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Plast Reconstr Surg. 2010 Jan;125(1):1-9. doi: 10.1097/PRS.0b013e3181c2a620.

Outcomes and patient satisfaction following breast reconstruction with bilateral pedicled TRAM flaps in 105 consecutive patients.

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  • 1Division of Plastic Surgery, Department of Surgery, Brigham and Women's Hospital, Boston, Mass. 02115, USA.



Breast reconstruction using pedicled transverse rectus abdominis musculocutaneous (TRAM) flaps has come under increasing scrutiny secondary to presumed abdominal wall morbidity. This study analyzes morbidity and patient satisfaction in a consecutive series of breast reconstructions performed using bilateral pedicled TRAM flaps.


Between 1991 and 2007, 105 women underwent bilateral pedicled TRAM flap breast reconstruction performed by the senior author (J.J.P.). Charts were reviewed for postoperative complications and demographic data. Minimum 11-month follow-up survey data were obtained through the Michigan Breast Satisfaction Questionnaire, the Qualitative Assessment of Back Pain Questionnaire, and the Short Form-36 questionnaire.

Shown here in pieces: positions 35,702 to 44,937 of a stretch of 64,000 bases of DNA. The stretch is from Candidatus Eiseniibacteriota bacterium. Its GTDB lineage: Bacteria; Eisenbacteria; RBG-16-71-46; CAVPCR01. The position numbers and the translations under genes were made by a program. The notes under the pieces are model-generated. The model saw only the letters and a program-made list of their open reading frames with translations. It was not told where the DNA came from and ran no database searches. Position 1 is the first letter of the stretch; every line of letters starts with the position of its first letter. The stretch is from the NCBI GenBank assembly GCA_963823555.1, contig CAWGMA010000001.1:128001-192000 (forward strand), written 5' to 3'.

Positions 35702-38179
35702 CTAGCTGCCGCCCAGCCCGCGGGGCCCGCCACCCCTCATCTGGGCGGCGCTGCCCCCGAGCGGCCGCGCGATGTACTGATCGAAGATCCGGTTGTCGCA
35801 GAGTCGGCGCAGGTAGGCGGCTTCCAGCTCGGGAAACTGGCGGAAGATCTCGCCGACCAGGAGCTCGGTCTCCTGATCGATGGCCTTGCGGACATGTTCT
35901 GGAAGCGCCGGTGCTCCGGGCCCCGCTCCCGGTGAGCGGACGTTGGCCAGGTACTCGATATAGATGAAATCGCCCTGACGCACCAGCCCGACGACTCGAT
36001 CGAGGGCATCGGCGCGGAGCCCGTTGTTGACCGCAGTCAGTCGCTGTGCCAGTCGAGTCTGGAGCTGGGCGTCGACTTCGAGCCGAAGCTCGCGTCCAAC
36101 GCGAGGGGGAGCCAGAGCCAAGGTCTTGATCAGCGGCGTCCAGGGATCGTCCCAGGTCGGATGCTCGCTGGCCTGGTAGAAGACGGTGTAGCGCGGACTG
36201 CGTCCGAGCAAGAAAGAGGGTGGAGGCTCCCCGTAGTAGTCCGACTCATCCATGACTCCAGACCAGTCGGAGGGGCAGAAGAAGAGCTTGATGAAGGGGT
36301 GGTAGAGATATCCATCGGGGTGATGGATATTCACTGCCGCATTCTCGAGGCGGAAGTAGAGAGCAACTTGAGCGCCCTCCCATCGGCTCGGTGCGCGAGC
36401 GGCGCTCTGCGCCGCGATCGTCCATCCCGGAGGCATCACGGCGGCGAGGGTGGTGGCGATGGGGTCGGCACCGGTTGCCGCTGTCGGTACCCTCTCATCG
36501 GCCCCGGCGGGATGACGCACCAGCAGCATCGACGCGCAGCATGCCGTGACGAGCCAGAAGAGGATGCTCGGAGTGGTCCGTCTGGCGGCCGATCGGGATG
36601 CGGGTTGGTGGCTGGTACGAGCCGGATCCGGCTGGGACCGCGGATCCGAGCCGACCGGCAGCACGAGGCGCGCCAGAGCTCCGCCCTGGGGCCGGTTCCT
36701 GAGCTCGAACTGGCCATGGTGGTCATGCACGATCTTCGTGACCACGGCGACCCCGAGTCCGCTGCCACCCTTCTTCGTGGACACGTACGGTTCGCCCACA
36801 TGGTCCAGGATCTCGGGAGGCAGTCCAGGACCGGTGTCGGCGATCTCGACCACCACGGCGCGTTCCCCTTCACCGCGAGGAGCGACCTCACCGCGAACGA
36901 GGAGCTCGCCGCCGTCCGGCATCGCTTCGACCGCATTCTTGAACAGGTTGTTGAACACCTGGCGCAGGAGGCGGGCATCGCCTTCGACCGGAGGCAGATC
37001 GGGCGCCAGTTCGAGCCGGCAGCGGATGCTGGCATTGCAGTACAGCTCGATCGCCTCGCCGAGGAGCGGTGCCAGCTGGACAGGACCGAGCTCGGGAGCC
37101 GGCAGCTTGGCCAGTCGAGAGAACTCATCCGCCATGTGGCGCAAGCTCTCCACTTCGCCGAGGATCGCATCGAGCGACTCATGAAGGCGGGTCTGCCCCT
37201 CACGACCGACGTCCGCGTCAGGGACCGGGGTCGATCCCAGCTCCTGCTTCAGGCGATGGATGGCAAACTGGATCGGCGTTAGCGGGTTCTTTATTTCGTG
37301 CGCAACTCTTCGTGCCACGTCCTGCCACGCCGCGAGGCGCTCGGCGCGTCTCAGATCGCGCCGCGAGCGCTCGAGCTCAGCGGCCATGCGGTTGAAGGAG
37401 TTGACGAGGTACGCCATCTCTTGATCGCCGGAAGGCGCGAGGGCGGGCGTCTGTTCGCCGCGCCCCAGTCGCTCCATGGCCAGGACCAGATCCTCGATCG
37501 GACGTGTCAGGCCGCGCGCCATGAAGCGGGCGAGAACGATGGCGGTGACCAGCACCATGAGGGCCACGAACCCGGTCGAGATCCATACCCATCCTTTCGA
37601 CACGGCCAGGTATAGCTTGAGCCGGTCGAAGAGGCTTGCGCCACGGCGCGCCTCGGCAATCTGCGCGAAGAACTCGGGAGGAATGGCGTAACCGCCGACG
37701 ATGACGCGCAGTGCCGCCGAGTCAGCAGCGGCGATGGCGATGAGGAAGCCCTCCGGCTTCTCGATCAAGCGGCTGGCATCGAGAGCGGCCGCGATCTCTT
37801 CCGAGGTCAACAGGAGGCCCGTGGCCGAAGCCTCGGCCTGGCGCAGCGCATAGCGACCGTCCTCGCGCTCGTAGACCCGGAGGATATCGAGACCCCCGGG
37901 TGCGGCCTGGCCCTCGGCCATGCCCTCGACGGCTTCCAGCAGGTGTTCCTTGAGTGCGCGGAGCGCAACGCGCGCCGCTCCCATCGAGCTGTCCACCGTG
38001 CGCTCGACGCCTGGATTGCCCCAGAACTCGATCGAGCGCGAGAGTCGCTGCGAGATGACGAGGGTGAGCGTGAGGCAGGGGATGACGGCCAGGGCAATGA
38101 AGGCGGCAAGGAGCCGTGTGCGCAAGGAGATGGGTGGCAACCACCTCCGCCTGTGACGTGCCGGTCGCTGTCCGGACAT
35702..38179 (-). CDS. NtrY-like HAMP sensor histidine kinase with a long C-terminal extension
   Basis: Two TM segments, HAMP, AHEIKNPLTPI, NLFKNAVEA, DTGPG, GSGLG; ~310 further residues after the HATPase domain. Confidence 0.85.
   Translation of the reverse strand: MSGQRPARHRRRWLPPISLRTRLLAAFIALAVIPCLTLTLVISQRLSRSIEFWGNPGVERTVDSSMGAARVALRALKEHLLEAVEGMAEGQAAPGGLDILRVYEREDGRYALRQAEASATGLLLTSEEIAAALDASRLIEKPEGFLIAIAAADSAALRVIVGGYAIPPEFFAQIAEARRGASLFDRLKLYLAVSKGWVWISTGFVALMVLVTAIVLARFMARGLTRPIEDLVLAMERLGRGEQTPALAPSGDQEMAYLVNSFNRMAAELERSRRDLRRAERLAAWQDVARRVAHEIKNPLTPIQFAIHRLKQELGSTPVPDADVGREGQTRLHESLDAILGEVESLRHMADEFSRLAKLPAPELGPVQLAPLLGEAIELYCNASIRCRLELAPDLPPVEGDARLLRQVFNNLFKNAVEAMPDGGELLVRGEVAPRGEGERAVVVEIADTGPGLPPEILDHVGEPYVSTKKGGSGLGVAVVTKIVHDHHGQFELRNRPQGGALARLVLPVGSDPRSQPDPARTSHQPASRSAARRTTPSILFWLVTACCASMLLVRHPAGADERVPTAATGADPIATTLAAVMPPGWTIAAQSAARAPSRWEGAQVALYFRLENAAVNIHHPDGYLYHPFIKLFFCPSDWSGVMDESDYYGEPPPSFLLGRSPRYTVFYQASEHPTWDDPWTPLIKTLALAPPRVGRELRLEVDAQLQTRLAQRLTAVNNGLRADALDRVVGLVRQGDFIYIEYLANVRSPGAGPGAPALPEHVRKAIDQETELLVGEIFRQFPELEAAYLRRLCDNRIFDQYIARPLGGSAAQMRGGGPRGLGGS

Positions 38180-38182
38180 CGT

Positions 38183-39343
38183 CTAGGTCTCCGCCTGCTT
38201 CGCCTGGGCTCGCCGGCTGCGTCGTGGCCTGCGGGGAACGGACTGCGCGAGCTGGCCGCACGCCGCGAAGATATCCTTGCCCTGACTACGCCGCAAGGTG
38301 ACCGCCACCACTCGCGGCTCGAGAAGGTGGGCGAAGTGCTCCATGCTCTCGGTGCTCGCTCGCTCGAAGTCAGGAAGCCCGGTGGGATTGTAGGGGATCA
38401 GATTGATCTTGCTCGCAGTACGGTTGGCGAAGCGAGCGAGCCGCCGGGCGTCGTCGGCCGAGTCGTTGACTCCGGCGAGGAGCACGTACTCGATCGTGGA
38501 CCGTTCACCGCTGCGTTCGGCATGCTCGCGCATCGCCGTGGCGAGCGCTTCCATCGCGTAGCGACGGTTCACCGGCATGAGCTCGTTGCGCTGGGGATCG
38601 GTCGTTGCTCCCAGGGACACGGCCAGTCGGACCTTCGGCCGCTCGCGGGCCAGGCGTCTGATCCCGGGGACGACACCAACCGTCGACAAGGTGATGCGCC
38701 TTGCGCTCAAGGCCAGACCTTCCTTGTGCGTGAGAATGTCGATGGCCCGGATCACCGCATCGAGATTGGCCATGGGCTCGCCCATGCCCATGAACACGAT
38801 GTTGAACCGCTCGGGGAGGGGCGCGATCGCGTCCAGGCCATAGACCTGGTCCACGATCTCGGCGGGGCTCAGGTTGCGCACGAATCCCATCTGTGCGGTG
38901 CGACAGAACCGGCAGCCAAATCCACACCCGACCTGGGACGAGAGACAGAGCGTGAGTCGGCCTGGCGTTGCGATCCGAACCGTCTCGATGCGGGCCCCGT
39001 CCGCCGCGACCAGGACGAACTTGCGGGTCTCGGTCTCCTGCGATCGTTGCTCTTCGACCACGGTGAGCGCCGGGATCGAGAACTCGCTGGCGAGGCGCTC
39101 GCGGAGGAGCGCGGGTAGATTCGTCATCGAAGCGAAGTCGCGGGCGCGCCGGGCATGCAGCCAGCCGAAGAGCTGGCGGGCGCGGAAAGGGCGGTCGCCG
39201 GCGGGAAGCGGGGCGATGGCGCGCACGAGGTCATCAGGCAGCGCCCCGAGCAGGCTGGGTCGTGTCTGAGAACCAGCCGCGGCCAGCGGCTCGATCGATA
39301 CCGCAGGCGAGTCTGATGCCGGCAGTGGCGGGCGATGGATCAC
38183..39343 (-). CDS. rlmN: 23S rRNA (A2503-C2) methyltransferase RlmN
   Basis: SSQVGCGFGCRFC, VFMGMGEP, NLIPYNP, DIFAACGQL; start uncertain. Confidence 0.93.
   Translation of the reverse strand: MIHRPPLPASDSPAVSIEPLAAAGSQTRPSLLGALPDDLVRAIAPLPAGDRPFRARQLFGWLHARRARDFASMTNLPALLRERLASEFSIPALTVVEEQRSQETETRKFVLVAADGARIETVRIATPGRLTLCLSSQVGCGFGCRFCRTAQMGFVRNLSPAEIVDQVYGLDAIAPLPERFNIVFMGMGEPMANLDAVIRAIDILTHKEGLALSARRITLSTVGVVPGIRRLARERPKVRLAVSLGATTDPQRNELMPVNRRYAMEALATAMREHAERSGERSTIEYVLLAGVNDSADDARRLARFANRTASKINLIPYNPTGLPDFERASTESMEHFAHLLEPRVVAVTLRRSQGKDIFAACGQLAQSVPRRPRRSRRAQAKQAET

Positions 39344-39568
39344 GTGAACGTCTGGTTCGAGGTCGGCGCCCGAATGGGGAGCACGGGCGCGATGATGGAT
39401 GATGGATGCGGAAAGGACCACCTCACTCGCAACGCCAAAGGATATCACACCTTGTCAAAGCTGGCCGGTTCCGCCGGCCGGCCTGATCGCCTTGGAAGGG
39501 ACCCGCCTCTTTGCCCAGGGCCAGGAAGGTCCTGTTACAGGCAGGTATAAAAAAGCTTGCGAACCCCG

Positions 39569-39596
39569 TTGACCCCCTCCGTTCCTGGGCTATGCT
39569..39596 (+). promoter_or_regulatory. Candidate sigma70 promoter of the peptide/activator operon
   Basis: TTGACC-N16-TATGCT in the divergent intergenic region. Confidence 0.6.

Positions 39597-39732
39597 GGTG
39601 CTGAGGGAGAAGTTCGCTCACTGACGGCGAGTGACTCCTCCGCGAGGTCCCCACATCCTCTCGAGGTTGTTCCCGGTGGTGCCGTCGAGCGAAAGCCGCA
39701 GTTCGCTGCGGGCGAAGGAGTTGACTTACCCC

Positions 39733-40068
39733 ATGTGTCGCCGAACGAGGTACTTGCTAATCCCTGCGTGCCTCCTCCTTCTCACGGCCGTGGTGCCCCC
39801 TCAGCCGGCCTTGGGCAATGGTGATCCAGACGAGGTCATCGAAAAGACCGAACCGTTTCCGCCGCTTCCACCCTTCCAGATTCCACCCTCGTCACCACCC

The mean follow-up interval was 6 years. Abdominal wall complications included three abdominal hernias (2.9 percent), three abdominal wall bulges (2.9 percent), and four partial donor-site skin dehiscences (3.8 percent). Fat necrosis was the most common flap complication, present in 24 flaps (11.4 percent). The survey response rate was 61.9 percent. Short Form-36 data demonstrated no significant difference from a mean age-matched female population in general well-being, although patients with a body mass index greater than or equal to 30 reported significantly lower emotional well-being (p = 0.01), social functioning (p = 0.03), and overall energy scores (p = 0.03) in comparison with patients with a body mass index less than 30. Thirteen of the 65 patients who completed the survey (20 percent) complained of postoperative back pain, although most of these patients reported their symptoms to be mild in nature.


Low complication rates were demonstrated and patients were generally satisfied in this series of 105 consecutive bilateral pedicled TRAM flaps. This suggests that the bilateral pedicled TRAM flap remains a viable option for breast reconstruction.

[PubMed - indexed for MEDLINE]
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